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Economic Crisis in Europe; Unpayable Debts, Impending Financial Insolvency

Economics / Euro-Zone Oct 16, 2011 - 06:23 AM GMT

By: Bob_Chapman

Economics

Best Financial Markets Analysis ArticleThe big question is will Greece succumb to insolvency in November? Our answer is probably not. It should take 3 to 6 months but it is coming no matter how much money and credit is thrown at the problem. The markets on the short-term basis believe it is a coin toss. If the funds are not forthcoming you could see a 60-80 percent haircut on bond losses. If it is 3 to 6 months it will probably be 100%. Many in Europe believe the Merkel-Sarkozy team has a plan that will work, but as yet we do not know what that plan is. In spite of that the euro this past week rallied from $1.32 to $1.38 as the US dollar fell lower.


Greece has been laboring under austerity imposed by the EU, IMF and the ECB and as a result their deficit for the first half of the year rose to $21.4 billion from $17.3 billion. Needless to say, tax revenues have fallen off a cliff and as a result the Troika has mandated further cuts in order to offset revenue loss. This is a never ending story, because when all is said and done the economy will be all but dismantled, that is what economy existed in the first place. As a result unemployment worsens and that provides more demonstrators in the streets. Those lower tax receipts mean more government layoffs. As a result of these and other problems Greek projections came up about 25% short of projections. These nebulous announcements by key players certainly did not justify major rallies in stock markets. Economic numbers in Greece are dreadful and in the UK, US and Europe they are only marginally better. It is obvious the world is slowing down.

Very disturbing is thsat the Fed, other central banks; governments and financial communities have no idea as to how to end the ongoing financial and economic crisis. All they can come up with is to throw money at the problem, which has not worked and extending the timeline has solved nothing. As a result the world is headed into a further fall into depressionary inflation. Virtually everyone in the financial sector in the US, UK and Europe are clamoring for more issuance of money and credit, now known as quantatiative easing.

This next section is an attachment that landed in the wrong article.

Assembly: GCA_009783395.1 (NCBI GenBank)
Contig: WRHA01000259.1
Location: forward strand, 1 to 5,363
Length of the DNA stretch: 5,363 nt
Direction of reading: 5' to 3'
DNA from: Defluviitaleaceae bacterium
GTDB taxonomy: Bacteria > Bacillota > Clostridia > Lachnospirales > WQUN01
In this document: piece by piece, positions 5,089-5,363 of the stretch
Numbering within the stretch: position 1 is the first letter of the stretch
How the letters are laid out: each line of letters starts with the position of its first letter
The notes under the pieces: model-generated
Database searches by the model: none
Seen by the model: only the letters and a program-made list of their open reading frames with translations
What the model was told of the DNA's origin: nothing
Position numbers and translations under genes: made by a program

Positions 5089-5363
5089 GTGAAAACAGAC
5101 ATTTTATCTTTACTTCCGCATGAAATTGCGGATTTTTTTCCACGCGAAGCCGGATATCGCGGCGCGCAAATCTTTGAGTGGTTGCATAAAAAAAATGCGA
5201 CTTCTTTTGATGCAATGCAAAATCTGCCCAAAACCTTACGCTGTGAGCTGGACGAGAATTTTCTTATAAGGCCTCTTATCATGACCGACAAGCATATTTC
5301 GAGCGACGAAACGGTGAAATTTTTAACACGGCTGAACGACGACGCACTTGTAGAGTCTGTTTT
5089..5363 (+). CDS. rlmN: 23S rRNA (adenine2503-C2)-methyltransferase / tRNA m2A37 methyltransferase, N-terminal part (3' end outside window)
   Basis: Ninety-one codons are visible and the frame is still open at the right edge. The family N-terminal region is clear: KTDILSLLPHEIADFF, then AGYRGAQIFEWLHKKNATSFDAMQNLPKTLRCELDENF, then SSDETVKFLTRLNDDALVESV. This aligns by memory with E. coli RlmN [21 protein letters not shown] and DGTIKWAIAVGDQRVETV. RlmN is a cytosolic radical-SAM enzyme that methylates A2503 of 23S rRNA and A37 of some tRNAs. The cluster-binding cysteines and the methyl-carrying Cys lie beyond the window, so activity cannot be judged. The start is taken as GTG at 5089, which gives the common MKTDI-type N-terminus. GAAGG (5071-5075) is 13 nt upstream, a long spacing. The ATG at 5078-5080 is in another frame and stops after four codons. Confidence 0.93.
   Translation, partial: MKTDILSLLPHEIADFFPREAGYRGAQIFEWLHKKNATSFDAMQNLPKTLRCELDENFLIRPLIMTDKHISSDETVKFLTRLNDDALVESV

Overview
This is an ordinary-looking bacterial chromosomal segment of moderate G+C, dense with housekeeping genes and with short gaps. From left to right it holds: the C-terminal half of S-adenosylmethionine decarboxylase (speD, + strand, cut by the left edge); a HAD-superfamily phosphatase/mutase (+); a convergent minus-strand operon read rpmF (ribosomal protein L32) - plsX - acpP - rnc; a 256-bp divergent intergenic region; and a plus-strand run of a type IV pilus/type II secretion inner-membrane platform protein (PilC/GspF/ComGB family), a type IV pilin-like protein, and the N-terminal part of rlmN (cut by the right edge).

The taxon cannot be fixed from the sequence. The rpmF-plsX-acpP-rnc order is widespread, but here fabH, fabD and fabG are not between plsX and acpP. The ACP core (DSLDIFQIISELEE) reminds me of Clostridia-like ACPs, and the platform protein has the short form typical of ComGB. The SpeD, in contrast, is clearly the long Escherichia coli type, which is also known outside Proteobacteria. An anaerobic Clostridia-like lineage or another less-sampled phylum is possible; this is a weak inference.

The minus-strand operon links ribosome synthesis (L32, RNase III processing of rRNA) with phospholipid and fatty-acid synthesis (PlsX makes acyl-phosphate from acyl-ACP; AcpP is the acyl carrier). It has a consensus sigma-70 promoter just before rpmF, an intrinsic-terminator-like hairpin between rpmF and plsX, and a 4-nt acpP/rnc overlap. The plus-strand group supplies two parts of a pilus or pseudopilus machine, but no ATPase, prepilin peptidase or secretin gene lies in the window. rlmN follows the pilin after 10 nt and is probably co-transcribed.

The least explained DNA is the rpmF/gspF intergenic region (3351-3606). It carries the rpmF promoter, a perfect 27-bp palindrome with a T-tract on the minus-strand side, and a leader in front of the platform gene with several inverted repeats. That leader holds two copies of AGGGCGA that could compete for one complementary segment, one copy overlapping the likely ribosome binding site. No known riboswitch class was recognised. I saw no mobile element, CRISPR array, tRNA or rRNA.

As you are aware the Greek government has passed an increase in real estate taxes, which generally are unpayable and they intend to pass more legislation making the increases retroactive to 2001. Strikes continue day after day as demonstrators march in the streets. Knowing Greek debt is unpayable German and French economists are urging a 50% default on Greek debt, which was offered by Greece 1-1/2 years ago. Recent figures call for a 60% to 80% write off. Greece will fall into default – it’s only a matter of when and how much money EU members want to throw at the problem. The markets we believe have priced in a Greek default already, but what hasn’t been discounted is the failure of the other five nations in trouble.

In contrast we look at Ireland, which baled out Anglo Irish Bank and Nationwide Building Society. That will cost Irish citizens about $70 billion. The Irish political establishment sold the people of the Republic of Ireland down the river. The banks, owned by the Alpha Group made up of among others the Royal families of England and Holland and the Rothschilds, were let off the hook for $70 billion. Finance Minister Michael Noonan wants to use funds from the expanding rescue fund to get funds at lower interest rates rather than have to sell bonds. The cost of funding this every year could play a big part in bringing sustainability. Current Irish 10-year interest rates are 7.76%.

Last year Irish politicians took on $93 billion of aid to bail out banks too big to fail. In an effort to spread assistance to the banks government finance gave the banks IOU’s for the full amount. This allowed government not to have to raise money and in turn the IOU’s were used as collateral to borrow funds from the Irish central banks, which is simple slight of hand. The overall goal is to reduce interest charges.

Next, Ireland will tap the EFSF for a loan to pay off the IOU’s and save $23 billion. That loan would not have to be paid for 15 years at lower interest rates.

Ireland has been a tale of woe for centuries, mostly due to the British. Part of our family emigrated from Dublin, Ireland in 1882. The period of the 1980s and 90s saw Ireland boom and far, far too many homes were built. The resulting real estate crash is still in process. As apposed to Greece banks lent only modest amounts of money to the Irish government, because building produced large revenues to the government, some 30% to 40% of housing costs went to the government. As we all know now Ireland is in an austerity program. Salaries and pensions were cut, but not by 40% to 50%, but by 15%. As in Europe the complaint is the cut in social services, which we believe are outrageous. A family of 4 would get $9,400 a month. Mind you that is for doing nothing. These recipients also do not have to pay property taxes or for water.